303 Tchaikists (or tchaikashi) — Austro-Hungarian infantry who served on small sailing vessels and rowing boats (tchaikas) in the Military Border Area making pontoon bridges and transporting troops along the Danube, Theiss and Sava. They were recruited mainly from the Serbs inhabiting the Tchaikash Area in Slavonia.
From 1764 they formed a special battalion.
304 The war between the Serbs and the Magyars began in May 1848 over the conflict between the Hungarian Government and the Serbian national movement which demanded autonomy for the Voivodina. The movement was not homogeneous in its social composition and political tendencies. Liberal bourgeois (Stratimirovich and others) and more reactionary landowners prevailed in it, which made it possible for the Austrian ruling circles to use it against the Hungarian revolution.
On the other hand, the Hungarian revolutionaries, by refusing to meet the national demands of the Serbs an d other Slav nationalities incorporated in the Hungarian state, contributed to making them side with the Habsburgs. It was only on July 28, 1849, i.e. on the eve of its fall, that the Hungarian Republic officially proclaimed the equality of all nationalities inhabiting Hungary.
Having consolidated their domination to a considerable degree with the help of the Croats, Serbs of the Voivodina etc., the ruling classes of the Austrian Empire, far from fulfilling their promises and granting autonomy to the Slav and other peoples of the multinational state, pursued a still more rigid policy of centralisation, abolishing all remnants of self-government in the national regions.
305 The reference is apparently to the Limes Romanus, a system of fortifications built along the frontiers of the Roman Empire, mainly during the rule of Emperor Hadrian (117-138). Remnants of the Limes Romanus still survive. Part of it ran through Western Hungary and. the South-Slav border regions of the Austrian Empire.
306 In the battle at Grokhov (Grokhuv) on February 25, 1831, the Polish insurgent troops halted the offensive of the Tsarist army commanded by Diebitsch which had been sent to suppress the Polish insurrection of 1830-31 (see Note 258).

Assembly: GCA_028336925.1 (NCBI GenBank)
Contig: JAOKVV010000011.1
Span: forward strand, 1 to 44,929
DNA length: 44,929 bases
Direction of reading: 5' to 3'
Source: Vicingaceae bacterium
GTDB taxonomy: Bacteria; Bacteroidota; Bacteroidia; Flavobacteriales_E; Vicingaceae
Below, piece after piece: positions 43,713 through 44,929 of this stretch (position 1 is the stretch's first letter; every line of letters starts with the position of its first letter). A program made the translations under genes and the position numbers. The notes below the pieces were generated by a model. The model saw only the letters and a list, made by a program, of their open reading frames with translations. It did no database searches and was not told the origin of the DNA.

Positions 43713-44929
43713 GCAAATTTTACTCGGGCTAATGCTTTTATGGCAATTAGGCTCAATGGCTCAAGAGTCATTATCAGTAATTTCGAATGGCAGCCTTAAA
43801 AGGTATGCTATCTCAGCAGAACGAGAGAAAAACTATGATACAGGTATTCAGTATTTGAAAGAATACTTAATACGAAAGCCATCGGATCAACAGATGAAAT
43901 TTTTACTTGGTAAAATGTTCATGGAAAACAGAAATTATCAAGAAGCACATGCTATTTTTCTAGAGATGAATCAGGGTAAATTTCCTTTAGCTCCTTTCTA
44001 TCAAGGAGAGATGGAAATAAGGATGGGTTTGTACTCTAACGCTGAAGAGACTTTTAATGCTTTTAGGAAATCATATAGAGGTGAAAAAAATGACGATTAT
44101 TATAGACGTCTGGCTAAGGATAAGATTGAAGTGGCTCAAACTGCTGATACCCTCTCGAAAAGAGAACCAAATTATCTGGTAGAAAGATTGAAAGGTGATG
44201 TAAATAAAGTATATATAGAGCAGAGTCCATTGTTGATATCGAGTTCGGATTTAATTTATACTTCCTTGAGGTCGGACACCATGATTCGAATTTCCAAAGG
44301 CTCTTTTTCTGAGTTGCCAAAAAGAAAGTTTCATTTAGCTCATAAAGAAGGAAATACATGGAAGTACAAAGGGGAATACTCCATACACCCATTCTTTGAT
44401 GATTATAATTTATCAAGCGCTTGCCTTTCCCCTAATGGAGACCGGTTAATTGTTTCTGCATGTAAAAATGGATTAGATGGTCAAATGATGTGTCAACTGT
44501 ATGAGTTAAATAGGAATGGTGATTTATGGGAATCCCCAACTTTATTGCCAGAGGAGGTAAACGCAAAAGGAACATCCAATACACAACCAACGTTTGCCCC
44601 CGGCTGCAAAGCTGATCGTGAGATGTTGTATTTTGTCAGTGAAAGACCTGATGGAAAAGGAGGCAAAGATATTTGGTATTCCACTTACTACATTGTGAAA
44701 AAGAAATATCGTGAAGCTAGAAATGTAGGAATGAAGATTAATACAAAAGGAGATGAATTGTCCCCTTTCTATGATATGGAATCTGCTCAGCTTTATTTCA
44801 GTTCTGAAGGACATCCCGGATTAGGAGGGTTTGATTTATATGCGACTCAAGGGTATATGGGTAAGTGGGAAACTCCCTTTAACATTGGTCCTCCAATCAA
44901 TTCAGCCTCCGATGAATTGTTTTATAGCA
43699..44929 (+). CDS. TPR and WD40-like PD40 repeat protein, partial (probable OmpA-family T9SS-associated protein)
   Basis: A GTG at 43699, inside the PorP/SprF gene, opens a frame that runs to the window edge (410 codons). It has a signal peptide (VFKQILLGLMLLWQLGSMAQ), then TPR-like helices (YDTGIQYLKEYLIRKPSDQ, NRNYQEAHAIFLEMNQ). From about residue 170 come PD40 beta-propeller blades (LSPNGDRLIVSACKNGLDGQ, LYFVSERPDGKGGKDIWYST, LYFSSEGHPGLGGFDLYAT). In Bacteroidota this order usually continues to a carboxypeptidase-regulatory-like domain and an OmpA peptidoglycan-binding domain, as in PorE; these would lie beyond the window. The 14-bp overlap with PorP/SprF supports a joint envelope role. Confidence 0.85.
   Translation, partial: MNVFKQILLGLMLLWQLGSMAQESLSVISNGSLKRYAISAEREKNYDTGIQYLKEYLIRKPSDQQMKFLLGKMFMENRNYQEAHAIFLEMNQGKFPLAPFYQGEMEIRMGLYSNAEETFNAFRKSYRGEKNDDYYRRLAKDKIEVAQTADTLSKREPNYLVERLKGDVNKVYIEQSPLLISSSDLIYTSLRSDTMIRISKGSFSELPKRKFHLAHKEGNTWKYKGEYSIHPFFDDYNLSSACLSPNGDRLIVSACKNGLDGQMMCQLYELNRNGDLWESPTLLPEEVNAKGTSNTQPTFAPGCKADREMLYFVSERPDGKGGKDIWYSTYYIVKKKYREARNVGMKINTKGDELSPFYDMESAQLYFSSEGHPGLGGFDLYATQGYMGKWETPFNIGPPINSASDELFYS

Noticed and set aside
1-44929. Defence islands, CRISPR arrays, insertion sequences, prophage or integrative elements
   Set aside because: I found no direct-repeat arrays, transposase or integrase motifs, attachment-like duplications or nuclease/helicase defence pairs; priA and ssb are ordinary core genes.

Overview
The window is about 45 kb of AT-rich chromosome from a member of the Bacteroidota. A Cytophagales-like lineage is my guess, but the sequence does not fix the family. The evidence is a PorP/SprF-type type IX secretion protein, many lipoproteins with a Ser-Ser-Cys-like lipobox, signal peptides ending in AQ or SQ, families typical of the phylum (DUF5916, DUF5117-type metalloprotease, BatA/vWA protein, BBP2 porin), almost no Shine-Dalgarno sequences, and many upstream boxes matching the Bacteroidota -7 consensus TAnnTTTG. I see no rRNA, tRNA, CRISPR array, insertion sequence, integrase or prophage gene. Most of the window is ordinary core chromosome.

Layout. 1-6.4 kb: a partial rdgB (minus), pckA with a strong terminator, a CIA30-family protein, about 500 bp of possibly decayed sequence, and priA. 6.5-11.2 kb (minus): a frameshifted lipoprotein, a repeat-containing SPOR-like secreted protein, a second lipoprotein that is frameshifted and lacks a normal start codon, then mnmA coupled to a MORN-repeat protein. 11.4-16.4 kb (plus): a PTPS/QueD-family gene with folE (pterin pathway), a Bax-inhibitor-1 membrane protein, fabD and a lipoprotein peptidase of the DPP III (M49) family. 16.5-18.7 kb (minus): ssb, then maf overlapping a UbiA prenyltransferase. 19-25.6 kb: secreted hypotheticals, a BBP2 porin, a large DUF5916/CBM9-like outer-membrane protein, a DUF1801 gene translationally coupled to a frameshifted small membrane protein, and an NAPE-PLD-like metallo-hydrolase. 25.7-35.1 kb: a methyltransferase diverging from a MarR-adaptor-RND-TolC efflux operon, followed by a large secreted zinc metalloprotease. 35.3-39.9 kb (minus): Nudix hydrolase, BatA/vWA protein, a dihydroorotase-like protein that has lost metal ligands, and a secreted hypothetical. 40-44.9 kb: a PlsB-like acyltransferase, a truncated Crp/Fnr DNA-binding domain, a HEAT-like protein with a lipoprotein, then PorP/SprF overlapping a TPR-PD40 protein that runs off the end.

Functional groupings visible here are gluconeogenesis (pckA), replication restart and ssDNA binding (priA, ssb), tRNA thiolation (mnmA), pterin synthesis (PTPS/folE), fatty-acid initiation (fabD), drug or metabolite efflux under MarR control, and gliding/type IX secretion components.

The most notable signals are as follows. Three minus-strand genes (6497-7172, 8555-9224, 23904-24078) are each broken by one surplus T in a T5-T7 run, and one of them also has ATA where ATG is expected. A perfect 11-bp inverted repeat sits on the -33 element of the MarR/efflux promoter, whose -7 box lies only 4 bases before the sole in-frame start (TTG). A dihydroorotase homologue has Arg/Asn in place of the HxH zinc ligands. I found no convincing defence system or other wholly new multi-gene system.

307 Szeklers — an ethnic group of Hungarians, mostly free peasants. In the thirteenth century their forefathers were settled by Hungarian kings in the mountain regions of Transylvania to protect the frontiers. The region inhabited by them was usually called Szekler land.
The majority of Szeklers sided with the Hungarian revolution.
308 The reference is probably to the appeals of Jozef Madarasz, a Left-winger in the State Assembly of the Hungarian Republic in Debreczin, published in the newspaper Debreczenski Lapok. He called on the people to struggle not only against the Austrians but also against the agreers in the Assembly, demanded that the Assembly should be dissolved and new elections declared, and pointed to the need to organise an insurrectionary movement and render all possible assistance to the Hungarian revolutionary army.
309 Komorn (Komárom), a fortified camp and fortress in North-Western Hungary, remained in the hands of the Hungarians in the rear of the Austrian army during its offensive in late 1848 and early 1849. Subsequently the fortress held out against several sieges by the Austrian forces and played an important part in the operations of the Hungarian revolutionary army.
310 See Note 282.